When we visited previously about 5 years ago it had a permanent bridge keeper but the bridge has now been converted to boater use. Normally on such bridges one would wait until there was no visible traffic before pressing the button, however here there was no such opportunity. So I pressed the button, the lights turned red and the barriers were lowered so that the bridge could be safely raised. Densie then passed through and the procedure reversed. By the time we left there were perhaps 10 vehicles waiting on both sides of the bridge. One driver called out a cheery greeting, at least I think that was what it was!
1.5 miles further on we moored early for lunch in a pleasant area and then decided not to move any further today. Tomorrow we plan to get to Wigan and do some shopping before moving out of the town to moor. We are a day ahead of schedule and so avoiding spending the night in Wigan seems a sensible thing to do.
A lighthouse guides navigators on the Bridgewater Canal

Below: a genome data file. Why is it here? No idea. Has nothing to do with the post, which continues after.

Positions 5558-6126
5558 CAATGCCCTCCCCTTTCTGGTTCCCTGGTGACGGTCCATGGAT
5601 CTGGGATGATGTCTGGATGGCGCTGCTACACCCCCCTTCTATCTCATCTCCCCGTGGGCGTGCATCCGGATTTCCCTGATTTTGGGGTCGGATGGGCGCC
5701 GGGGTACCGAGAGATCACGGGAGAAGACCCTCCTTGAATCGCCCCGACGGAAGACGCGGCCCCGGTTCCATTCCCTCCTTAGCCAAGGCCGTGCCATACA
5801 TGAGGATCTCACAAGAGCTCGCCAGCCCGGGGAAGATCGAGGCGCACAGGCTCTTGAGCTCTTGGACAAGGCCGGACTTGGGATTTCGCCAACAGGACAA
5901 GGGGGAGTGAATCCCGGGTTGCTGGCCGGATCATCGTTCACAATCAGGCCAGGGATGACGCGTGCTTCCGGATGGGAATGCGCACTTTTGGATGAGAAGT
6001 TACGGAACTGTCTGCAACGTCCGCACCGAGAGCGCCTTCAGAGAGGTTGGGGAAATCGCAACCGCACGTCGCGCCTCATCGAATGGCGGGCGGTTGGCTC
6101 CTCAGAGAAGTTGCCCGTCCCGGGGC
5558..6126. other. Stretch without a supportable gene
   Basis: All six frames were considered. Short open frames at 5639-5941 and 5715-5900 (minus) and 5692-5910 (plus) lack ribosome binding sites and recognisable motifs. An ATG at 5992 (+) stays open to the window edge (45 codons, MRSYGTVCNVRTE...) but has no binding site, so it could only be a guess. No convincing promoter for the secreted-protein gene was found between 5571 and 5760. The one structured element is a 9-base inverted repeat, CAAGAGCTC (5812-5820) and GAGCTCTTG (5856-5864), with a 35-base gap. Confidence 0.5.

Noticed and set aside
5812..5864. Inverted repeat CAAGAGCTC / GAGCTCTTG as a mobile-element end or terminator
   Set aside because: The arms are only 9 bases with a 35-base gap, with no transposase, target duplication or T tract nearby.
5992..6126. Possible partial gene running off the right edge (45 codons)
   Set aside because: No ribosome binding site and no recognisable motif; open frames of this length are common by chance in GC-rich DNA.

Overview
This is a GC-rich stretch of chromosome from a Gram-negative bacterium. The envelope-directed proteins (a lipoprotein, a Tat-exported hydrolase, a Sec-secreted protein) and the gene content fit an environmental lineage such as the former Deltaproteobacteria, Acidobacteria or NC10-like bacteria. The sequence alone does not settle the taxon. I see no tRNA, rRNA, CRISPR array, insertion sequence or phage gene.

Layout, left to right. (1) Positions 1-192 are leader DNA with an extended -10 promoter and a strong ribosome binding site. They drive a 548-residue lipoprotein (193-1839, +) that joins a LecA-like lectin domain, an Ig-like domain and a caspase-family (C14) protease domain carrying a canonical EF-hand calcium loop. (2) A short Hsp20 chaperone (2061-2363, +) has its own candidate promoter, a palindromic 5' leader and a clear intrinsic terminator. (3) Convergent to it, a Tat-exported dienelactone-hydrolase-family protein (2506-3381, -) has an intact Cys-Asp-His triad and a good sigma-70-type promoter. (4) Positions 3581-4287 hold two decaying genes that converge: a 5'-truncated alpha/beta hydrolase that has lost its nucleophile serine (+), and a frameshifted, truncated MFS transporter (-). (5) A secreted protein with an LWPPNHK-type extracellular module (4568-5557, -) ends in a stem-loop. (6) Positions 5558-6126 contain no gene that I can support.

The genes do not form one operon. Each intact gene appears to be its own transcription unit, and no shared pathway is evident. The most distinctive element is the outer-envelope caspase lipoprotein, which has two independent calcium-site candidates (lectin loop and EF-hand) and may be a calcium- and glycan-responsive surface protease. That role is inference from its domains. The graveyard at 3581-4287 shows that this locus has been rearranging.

A late start cruising this morning as Angela, Denise's sister joined us at 9:30am. Then on our way back past the MU stadium to Waters Meeting where we turned north on our way out of Manchester. Fairly soon we passed the Trafford Park shoppng mall, over the remarkable Barton canal swing bridge crossing the Manchester Ship Canal, and through the outer suburbs of Manchester to Worsley. The picture shows the bizarre lighthouse in the gardens of a house overlooking the canal. Note the orange colour of the water, not pollution but the iron stained waters coming from the Worsley mine.
Delightful canal scenery at Worsley